Tony Horton was never really on my radar during his playing days in the 1960s. By the time he made the majors in 1964, my sports and card collecting interests had largely shifted to the American Football League.
Once I got involved professionally in the card hobby in 1980, I became aware of Horton's unusual card history. Though he played for seven seasons in the American League, Horton never appeared on a Topps card.
I recall Larry Fritsch was the person who brought this to my attention. We occasionally speculated on the lack of Horton Topps cards and whether the decision was made by the player or the bubblegum company.
We'll probably never know, because, as I recently learned, Horton steadfastly refuses to talk about his baseball life.
An excellent biography of Horton, written by Mark Kanter and Mark Armour can be found in the SABR Baseball Biography Project at http://sabr.org/bioproj/person/e1dbb148 . It was originally published in The 1967 Impossible Dream Red Sox: Pandemonium On The Field, edited by Bill Nowlin and Dan Desrochers, and published by Rounder Books in 2007.
Another perspective on Tony Horton, from Scott Raab, a contemporary Indians' fan is found in the 2010 book, Top of the Order: 25 Writers Pick Their Favorite Baseball Player of All Time. An excerpt can be found here: http://deadspin.com/5548412/taunting-tony-horton-the-day-after-he-slit-his-wrists-a-cleveland-fan-repents.
Horton's absence from Topps cards doesn't mean he left no baseball card legacy. After Marvin Miller revamped the Major League Baseball Players Association in 1968 with a new collective bargaining agreement and group licensing, Horton began appearing on various baseball card issues.
Among the cards on which he can be found are the 1969 Nabisco cereal box-back cards, 1969 MLB photostamps, 1969 MLBPA pins, 1969 Kahn's Wieners, 1969 Globe Imports (not licensed), 1969 Milton Bradley, 1971 Kellogg's 3D, 1971 Dell stamps and others. Horton was also included in a number of team-issue photopacks with the Red Sox and Indians.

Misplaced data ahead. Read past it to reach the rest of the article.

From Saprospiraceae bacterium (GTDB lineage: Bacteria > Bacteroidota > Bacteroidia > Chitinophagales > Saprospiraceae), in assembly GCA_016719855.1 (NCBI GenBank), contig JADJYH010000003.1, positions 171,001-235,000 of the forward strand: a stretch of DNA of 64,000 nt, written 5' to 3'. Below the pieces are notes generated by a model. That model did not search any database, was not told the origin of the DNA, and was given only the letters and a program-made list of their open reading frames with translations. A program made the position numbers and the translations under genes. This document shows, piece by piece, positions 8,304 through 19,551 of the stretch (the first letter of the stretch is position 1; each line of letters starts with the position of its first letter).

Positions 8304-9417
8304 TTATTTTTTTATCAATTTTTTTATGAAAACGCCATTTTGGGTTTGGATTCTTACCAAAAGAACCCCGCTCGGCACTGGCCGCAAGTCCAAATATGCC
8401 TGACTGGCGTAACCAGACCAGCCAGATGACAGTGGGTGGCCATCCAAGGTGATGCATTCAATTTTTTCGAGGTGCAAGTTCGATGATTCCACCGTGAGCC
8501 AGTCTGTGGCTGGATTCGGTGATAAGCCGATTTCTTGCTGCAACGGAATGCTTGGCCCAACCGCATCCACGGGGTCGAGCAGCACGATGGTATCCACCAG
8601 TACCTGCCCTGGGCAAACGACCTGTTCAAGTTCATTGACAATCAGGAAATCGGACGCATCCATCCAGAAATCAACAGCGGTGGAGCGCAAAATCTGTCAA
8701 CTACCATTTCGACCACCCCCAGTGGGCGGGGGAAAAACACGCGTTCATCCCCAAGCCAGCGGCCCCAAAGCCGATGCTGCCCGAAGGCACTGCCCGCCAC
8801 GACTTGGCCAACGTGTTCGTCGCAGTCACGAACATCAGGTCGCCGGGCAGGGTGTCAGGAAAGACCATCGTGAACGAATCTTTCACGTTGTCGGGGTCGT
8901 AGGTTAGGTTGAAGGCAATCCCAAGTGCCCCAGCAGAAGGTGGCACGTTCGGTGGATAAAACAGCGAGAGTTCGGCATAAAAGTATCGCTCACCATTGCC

Horton was also in at least one post-career card set, the 1978 TCMA "The Sixties" issue.
In recent years, a number of custom card makers have created various Topps-style Horton cards. Some of them use the same color photos as my newly created 1965, 1967 and 1970 style customs. That's to be expected since there are relatively few available color photos of Horton from his playing days. My customs differ from most in that I also create full backs for each card.
The photos I used on my Tony Horton custom cards are, surprisingly, all from the Topps' archives. Just because Horton wasn't appearing on their baseball cards didn't mean Topps wasn't taking his photo.
Regular reader of this blog know that for the past several months my card-making efforts have been concentrated on making "additions" to several of my favorite non-sports card sets of the 1950s and 1960s.
I decided to switch gears back to baseball cards when a pair of Tony Horton/Red Sox photos appeared among the Topps Vault auctions on eBay. I'd already had in my files a 1969 Topps photo of Horton in an Indians uniform, courtesy of a hobby colleague.
There are just about enough other suitable Tony Horton photos to fill the gaps in the Topps line-up . . . 1966, 1968, 1969, 1971 . . . but I'll leave that to other custom card guys.
Fantastic job, on the post and the cards. My one lasting memory of Tony Horton is from a game I saw from the box seats at Yankee Stadium in 1970. Horton struck out on a Steve Hamilton 'folly floater' and dropped to his knees on the way back to the dugout and crawled into it.ReplyDelete
You've been writing about reading past issues of The Sporting News. See the 9-5-1964 issue for an interesting article on Tony Horton. Most interesting, is the name of the person who pitched to Horton when he had his initial tryout with Boston. The pitcher's name will surprise you.ReplyDelete